Spavin is a term used to indicate any type of swelling, either soft or hard, that develops on or around the hock that is not related specifically to a joint injury. Many types of spavin are soft to the touch and are actually the swelling of a ligament or muscle and will not cause permanent lameness to the horse provided they are properly cared for. Any horse or foal with spavin should be checked for problems with the conformation. Often corrective shoeing, especially in young horses, will help prevent further problems with the soft and bony types of spavin.
The most common soft type of spavin includes bog spavin, which is a soft lump that usually forms down from the hock and is caused by a ligament swelling. Many horses that have sickle-hocks or hocks that are bent more than normal will have bog spavin. Ice packs and anti-inflammatories as well as rest and recovery is usually all that is needed. Corticosteroid injections may also be used to reduce swelling.
Curb and throughpin are other types of swellings along the back and inside of the hock joint that are often lumped together as spavin. The most important thing to remember is that these types of swellings are soft to the touch and are fluid filled, not bony or hard. They may be hot to the touch initially due to the increased fluid, but they do not impede the horse's ability to move long term. Usually these types of spavin are caused by conformation problems but may also occur in growing foals and then simply disappear. Soft types of spavins will benefit from treatment, rest and moderate exercise with good warm ups and cool downs to help prevent over-working of the muscle.
The more problematic types of spavin are bone spavins. Bone spavin is a new bone growth, usually due to irritation or degeneration of the joint that will result in lameness and permanent damage. Horses with poor hindquarter conformation or those that are worked or exercised on very hard surfaces are more likely to develop bone spavins. Typical signs of bone spavin include a dragging of the toe of the affected leg and decrease in stride as the horse has trouble with the normal range of motion in the hock. Usually the lameness will decrease when the horse is being exercised but then will return once the horse has been rested. Occult spavin occurs when there is no noticeable outgrowth or bony growth noticeable; rather the growth is internal.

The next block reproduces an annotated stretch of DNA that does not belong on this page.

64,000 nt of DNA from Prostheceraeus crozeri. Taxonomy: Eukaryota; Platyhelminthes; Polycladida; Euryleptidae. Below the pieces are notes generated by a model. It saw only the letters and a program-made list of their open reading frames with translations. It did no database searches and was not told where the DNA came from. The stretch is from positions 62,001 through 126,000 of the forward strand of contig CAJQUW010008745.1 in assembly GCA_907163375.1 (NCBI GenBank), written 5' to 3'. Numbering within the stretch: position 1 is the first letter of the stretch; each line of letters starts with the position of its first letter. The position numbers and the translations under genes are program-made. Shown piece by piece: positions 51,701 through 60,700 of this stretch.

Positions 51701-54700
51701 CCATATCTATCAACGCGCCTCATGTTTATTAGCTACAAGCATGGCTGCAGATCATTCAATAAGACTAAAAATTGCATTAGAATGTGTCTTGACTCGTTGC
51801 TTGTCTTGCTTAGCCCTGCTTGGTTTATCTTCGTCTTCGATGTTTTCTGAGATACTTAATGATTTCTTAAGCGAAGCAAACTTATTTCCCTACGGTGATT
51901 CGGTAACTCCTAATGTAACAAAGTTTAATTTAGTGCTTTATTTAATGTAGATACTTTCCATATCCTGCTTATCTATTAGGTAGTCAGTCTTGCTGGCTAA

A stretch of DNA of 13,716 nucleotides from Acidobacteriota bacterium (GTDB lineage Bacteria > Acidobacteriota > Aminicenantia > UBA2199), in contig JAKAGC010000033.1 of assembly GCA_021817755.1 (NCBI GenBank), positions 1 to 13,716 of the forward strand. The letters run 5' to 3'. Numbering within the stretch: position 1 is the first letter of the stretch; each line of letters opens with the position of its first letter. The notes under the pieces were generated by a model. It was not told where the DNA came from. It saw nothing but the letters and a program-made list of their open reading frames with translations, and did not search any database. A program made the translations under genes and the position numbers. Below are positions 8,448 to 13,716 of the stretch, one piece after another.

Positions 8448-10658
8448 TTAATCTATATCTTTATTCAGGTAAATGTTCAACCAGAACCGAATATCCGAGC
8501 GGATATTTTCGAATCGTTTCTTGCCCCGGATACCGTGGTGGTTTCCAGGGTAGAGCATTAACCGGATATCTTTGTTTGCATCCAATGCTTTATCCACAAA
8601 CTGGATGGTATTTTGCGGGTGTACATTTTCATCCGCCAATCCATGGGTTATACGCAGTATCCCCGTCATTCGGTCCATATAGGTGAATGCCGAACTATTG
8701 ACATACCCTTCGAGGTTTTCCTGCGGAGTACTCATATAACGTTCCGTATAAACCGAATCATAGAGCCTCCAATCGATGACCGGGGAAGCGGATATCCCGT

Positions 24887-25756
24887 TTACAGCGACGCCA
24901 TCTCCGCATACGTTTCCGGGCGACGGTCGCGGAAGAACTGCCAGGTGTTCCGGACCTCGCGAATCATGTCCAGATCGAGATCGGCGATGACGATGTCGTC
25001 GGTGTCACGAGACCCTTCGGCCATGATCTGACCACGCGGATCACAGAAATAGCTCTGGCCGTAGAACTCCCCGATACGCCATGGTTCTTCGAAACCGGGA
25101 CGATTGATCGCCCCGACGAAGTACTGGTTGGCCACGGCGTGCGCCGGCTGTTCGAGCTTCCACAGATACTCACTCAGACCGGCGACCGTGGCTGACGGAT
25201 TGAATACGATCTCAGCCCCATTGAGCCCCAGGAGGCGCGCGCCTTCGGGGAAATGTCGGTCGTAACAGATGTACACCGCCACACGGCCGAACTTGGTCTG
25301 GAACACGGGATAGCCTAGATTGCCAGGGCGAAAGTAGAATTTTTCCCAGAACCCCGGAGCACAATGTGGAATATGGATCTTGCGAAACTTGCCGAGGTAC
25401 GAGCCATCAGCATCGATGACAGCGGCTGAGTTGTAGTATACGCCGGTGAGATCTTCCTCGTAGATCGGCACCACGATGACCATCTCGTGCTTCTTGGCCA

Treatment for bony spavin will depend on the degree and severity of the growth as well as the age of the horse. In occult spavin, also known as blind spavin, corrective shoeing and careful monitoring of development may be all that is required. Rest and moderate, gradual exercise is recommended. Corticosteriods and anti-inflammatories may also be helpful in reducing swelling and any associated pain. Often in young colts and fillies once the hock has properly fused the occult or blind spavin will cease to be a problem. Regular, monitored exercise and short, moderated exercise times are important to help the body reduce the inflammation and fuse the joint as required.
X-rays can be used to determine the degree of damage caused by the new bone growth in the case of bone spavin that is noticeable. A vet can advise you on prognosis for your horse and the types of exercise or riding that will be helpful in recovery, as well as how long to limit exercise to aid in healing.